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Dutch Verbs: The Present Tense - Smartphones Page

Now that you know how to produce the verb stems we'll progress to the conjugation of the verbs
(de) verbuiging click to hear 2 3 'conjugation'
the simple present tense
onvoltooid tegenwoordige tijd click to hear 2
('unfinished present tense') - ott click to hear

Present Tense Model and Examples
Question Mode
Compound Verbs

The Present Tense Model and Examples

Simple Present Model
you (singular) jij STEM + t
he hij STEM + t
we wij INFINITIVE ( ~ STEM + en)
you (plural) jullie INFINITIVE ( ~ STEM + en)
they zij INFINITIVE ( ~ STEM + en)
you (polite) U STEM + t


helpen to help, assist
ik help I'm helping
jij helpt you are helping (singular, informal you)
hij helpt he is helping
wij helpen we are helping
jullie helpen you are helping (plural, informal you)
zij helpen they are helping
U helpt you are helping (polite you)
click to hear

[I'm laughing]
ik lach click to hear
(lachen click to hear 2 ) to laugh
ik lach I'm laughing
jij lacht you're laughing
hij lacht he's laughing
wij lachen we're laughing
jullie lachen y'all are laughing
zij lachen they are laughing
U lacht you are laughing
click to hear

kennen to know (people)
ik ken I know
jij kent you know (singular, informal you)
hij kent he knows
wij kennen we know
jullie kennen you know (plural, informal you)
zij kennen they know
U kent you know (polite you)
click to hear

maken to make
ik maak I make
jij maakt you make
hij maakt he makes
wij maken we make
jullie maken y'all make
zij maken they make
U maakt you make
click to hear

So when a verb stem ends in a single consonant, adding the -EN ending causes a doubling of that final consonant when there is a single vowel in the last syllable of the stem (ken/kennen) or a double vowel in the last syllable of the stem will become a single vowel (maak/maken) - it's the reverse of the stem formation from the infinitive, when the -EN ending is dropped. More: The Verb Stem

[I am reading]
ik lees click to hear I'm reading
lezen to read
ik lees I'm reading
jij leest you're reading
hij leest he's reading
wij lezen we're reading
jullie lezen y'all are reading
zij lezen they're reading
U leest you're reading
click to hear

[I am writing]
ik schrijf click to hear I'm writing - >>
schrijven to write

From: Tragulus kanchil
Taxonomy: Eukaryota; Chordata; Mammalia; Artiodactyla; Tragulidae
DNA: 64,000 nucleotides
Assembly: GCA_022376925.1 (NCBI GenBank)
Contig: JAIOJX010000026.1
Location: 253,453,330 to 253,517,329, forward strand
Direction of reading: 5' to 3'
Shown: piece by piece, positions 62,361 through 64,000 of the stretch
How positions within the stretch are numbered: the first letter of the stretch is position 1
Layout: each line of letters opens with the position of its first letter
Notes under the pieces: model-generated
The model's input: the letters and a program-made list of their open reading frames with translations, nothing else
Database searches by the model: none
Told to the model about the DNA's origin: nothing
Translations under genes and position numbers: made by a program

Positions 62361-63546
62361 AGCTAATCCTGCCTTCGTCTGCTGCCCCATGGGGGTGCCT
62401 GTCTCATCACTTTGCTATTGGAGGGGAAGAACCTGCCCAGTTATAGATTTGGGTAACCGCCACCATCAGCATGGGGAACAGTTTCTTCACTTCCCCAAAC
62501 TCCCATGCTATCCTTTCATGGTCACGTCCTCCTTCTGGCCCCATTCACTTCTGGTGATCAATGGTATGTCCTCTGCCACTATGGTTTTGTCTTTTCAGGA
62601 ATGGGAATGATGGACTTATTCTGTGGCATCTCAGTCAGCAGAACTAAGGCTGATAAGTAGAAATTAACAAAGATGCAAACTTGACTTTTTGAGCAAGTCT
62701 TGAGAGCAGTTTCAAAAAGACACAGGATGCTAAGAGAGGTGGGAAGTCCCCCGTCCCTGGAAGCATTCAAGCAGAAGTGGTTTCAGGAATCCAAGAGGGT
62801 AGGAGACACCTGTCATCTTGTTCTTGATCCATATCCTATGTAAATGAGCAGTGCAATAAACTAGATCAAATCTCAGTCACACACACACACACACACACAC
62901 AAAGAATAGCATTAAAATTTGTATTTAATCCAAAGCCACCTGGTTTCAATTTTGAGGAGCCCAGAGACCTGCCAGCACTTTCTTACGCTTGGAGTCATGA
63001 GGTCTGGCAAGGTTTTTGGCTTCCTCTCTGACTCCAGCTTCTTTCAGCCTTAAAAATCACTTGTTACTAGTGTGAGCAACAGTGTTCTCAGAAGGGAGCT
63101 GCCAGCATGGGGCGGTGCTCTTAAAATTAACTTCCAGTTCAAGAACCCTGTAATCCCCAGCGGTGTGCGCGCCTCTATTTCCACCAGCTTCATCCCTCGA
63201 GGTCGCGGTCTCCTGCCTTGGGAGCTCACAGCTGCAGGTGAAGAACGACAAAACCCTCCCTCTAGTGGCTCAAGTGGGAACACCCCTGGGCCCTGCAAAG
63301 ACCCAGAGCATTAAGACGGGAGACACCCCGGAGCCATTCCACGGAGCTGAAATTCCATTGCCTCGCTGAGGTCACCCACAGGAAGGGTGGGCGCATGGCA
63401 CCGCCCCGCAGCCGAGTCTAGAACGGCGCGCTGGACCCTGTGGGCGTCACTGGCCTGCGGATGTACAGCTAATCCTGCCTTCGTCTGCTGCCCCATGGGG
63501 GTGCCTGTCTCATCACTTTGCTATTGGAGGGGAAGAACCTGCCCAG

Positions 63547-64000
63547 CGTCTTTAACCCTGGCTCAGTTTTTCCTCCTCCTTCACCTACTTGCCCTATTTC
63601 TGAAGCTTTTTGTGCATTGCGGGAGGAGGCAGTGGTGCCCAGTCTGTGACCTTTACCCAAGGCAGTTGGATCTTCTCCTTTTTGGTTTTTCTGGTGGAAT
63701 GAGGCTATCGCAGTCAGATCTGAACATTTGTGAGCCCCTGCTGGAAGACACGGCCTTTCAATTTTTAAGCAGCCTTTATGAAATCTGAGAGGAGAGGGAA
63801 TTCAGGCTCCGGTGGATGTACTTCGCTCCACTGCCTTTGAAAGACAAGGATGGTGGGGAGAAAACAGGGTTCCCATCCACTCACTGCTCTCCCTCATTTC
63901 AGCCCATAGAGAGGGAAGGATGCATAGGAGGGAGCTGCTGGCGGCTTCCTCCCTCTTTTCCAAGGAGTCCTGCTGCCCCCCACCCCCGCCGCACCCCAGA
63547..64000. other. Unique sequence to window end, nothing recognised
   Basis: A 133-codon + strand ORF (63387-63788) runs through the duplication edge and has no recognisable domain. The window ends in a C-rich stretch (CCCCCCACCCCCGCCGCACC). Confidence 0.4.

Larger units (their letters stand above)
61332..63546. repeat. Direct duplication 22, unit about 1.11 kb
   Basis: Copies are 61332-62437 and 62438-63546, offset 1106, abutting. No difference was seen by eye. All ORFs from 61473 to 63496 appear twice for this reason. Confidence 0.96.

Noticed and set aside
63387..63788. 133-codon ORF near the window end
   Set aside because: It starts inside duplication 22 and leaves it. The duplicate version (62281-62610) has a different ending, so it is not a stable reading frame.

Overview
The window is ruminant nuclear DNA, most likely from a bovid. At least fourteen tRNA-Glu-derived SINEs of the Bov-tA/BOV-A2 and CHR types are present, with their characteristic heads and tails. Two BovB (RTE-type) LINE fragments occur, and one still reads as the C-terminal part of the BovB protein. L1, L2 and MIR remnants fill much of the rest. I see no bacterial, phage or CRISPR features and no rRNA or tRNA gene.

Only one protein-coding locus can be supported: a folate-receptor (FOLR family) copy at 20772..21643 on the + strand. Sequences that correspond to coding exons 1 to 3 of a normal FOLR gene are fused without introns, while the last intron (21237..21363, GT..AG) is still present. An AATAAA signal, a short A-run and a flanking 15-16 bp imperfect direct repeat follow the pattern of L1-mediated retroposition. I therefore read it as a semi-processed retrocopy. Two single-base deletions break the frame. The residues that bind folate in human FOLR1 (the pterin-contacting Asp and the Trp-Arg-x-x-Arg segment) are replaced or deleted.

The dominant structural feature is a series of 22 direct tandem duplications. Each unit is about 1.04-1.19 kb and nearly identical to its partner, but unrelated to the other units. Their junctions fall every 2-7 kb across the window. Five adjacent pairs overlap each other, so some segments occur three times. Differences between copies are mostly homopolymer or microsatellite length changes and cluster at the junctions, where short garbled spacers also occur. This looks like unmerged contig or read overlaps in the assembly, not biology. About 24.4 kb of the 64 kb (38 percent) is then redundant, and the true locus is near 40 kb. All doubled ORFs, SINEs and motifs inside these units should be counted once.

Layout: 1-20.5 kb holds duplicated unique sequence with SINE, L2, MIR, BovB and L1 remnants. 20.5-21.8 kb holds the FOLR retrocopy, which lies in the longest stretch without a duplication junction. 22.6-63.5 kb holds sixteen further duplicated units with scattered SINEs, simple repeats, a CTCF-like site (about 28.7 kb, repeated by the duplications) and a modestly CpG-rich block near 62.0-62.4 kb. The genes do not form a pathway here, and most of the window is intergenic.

ik schrijf I'm writing
jij schrijft you're writing
hij schrijft he's writing
wij schrijven we're writing
jullie schrijven y'all are writing
zij schrijven they're writing
U schrijft youare writing
click to hear
(Note that CH in SCHR is not pronounced)

Verb stems already ending in T do not add a second T:

zitten to sit, be sitting
ik zit I'm sitting
jij zit you're sitting
hij zit he's sitting
wij zitten we're sitting
jullie zitten y'all are sitting
zij zitten they're sitting
U zit you are sitting
click to hear

In Dutch, a D at the end of a word is pronounced as T. Although it makes no difference in pronunciation, verb stems ending in D do add T's in their conjugation.
'Word' and 'wordt' sound exactly the same:
ik word click to hear 2 / hij wordt click to hear 2 ('I become'/'he becomes') - see also: The Passive Voice

rijden to drive; to ride
ik rijd I'm riding / driving
jij rijdt you are riding / driving
hij rijdt he is riding / driving
wij rijden we are riding / driving
jullie rijden y'all are riding / driving
zij rijden they are riding / driving
U rijdt you are riding / driving
click to hear

Verbs with double A in their infinitive like 'gaan' click to hear ('to go') have a stem with single A: ga click to hear 2. When a T is added for the second and third person singular the A is doubles again to keep that vowel 'long.'
(het) gat click to hear 'hole'

(gaan click to hear) to go
ik ga I go
jij gaat you go
hij gaat he goes
wij gaan we go
jullie gaan y'all go
zij gaan they go
U gaat you go
click to hear

Question Mode and The Second Person Singular

In questions and a few other types of sentences the verb is placed before the subject. In that position, the verb for the second person singular (informal 'you') will drop the T - the verb will be just the stem.
je bent click to hear 2 you are
ben je? click to hear are you?
je hebt click to hear 2 you have
heb je? click to hear 2 3 do you have?

Compound Verbs

Dutch often runs words together. A nice example is:
(de) spoorwegovergangwachter click to hear
Dutch also has compound verbs, often with prepositions. In the present and past tense, those prepostions or other words often separate from the verb, but not always, and there is a group of 'inseparable prefixes' - more in the perfect tense page.

optillen to lift
ik til op I lift
jij tilt op you lift
hij tilt op he lifts
wij tillen op we lift
jullie tillen op y'all lift
zij tillen op they lift
U tilt op you lift
click to hear

more about splitting verbs

<< the verbs stem - the past tense >>

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Gij zult niet stelen click to hear 'Thou shalt not steal'